Tet Nguyen Dan (Tet), the Vietnamese Lunar New Year celebration, is a highly anticipated multiple day event that includes traditional Vietnamese foods, dance, and song, and celebrations galore.
This year, the Vietnamese community is trying to involve more Vietnamese youth in the festivities. The celebrations come with a variety of events happening across the Lower Mainland.
“Many of [these events], which are hosted by different organizations, groups, and agencies, all have the same purpose- celebrating the Lunar New Year tradition of family, gathering, and the prosperity of the New Year,” says Yen Nguyen, head of the Vietnamese Youth Development Program (VYDP).
Celebrating the Lunar New Year
Michelle La, a 23-year-old senior advisor for Simon Fraser University’s Vietnamese Student Association, discusses the importance of Tet to her and her community.
“In Vietnam, Tet is enthusiastically talked about and people prepare for it in at least a month in advance as it is the biggest celebration of the year,” says La.
La grew up in Coquitlam, where Tet wasn’t widely known. The celebration didn’t mean much to her until she recently learned more about her Vietnamese culture. The elaborate celebrations La has a newfound appreciation for include red envelopes, dances in ao dai (traditional Vietnamese dresses), and beautiful flower displays. Many families clean their homes before Tet for good luck and buy at least three new outfits for the New Year. Traditionally, the children wish their elders prosperity and a long healthy life in exchange for red envelopes with money inside. Special dishes served include banh chung, a square cake made from glutinous rice, mung bean, and pork wrapped in banana leaf, gio cha, Vietnamese sausage, xoi, a type of sticky rice, and mut, candied fruit.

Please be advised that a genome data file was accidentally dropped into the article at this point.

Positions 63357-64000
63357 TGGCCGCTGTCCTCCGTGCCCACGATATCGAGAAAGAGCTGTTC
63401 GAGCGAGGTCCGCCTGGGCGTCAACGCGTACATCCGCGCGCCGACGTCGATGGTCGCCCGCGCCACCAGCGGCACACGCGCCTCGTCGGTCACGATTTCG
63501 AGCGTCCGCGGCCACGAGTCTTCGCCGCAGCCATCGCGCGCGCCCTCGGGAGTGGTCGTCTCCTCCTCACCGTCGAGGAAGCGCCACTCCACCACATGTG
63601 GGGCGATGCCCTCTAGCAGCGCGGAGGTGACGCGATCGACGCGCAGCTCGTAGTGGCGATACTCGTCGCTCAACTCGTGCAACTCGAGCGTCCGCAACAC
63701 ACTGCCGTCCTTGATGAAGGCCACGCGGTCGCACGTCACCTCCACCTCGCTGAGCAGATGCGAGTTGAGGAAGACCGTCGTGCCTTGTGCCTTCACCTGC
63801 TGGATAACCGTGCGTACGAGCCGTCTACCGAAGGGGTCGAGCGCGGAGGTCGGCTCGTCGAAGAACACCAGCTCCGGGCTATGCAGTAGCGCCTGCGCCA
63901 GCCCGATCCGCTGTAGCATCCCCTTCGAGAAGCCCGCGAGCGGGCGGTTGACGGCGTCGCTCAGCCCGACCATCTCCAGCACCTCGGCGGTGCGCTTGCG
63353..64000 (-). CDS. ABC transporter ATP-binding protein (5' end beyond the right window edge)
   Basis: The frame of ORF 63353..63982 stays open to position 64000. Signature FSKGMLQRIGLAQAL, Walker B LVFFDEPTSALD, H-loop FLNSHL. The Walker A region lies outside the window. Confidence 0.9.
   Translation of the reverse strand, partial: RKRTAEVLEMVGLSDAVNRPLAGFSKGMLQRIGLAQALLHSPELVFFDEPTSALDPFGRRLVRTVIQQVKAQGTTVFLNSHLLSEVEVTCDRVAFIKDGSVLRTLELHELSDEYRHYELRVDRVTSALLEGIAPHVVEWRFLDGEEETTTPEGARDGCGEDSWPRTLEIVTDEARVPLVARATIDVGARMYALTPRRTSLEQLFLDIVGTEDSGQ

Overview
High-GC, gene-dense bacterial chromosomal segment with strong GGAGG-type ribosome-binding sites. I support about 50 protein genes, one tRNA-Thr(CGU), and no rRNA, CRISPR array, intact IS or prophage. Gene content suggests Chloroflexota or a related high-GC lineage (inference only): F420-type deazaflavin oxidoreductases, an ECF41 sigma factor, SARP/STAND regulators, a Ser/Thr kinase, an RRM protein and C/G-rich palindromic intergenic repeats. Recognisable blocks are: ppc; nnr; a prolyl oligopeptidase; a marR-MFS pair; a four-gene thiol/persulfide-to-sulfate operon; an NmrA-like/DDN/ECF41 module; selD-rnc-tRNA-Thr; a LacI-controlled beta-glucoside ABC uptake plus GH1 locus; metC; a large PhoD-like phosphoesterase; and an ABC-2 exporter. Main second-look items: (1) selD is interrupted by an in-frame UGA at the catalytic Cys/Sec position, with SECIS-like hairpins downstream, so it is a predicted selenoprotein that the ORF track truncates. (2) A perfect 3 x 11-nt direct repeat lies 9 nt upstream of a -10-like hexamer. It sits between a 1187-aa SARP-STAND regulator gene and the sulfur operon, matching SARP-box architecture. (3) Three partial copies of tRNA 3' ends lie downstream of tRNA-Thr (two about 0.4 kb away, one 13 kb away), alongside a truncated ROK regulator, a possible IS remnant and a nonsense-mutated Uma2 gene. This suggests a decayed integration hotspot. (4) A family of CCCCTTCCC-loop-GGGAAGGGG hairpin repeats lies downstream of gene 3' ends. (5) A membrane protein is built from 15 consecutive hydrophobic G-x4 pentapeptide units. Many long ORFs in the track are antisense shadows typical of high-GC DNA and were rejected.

Vietnamese youth in the community
The Lunar New Year is about celebrating Vietnamese traditions and embracing Vietnamese culture. The VYDP, in partnership with the City of Vancouver and the Children’s Aid Foundation, assists Vietnamese families with integration into Canadian culture.
Nguyen believes that many of the newly immigrated Vietnamese youth have a hard time establishing their identity but it is important to celebrate both their Vietnamese heritage and their new Canadian identity.
“Participating in [Vietnamese] cultural programs is important. [The Vietnamese-Canadian youth] are able to have the opportunity to learn about their culture and interact with other Vietnamese youth when they might not have the same opportunities at school or at home when their parents are working,” says Nguyen.
La believes the Vietnamese youth do give back to the community but she feels there is always more to be done.
“We need more young Vietnamese leaders and positive role models who aren’t afraid to speak up. The youth should be more active with hosting events such as Tet, to preserve and celebrate our cultural identity,” says La.
Brian Truong, external vice president of V3, a Vancouver based Vietnamese group that tries to preserve Vietnamese culture, believes Vietnamese youth simply need to learn more about their culture in order to give back.
“Many of the traditions may not be relevant to the individuals or even practiced in Canada but we have so much to offer, like every other race. It is hard for the generation that grew up in Canada to learn a lot about their culture and traditions,” says Truong.
Alongside the VYDP, Nguyen and a group of Vietnamese students are assembling more than a hundred gift bags to hand out in the Downtown Eastside in celebration of Tet.
For more information on Tet and the Vietnamese Youth Development Program, please visit www.pcrs.ca/broadway_youth_resource_centre/vietnamese-youth-development-program2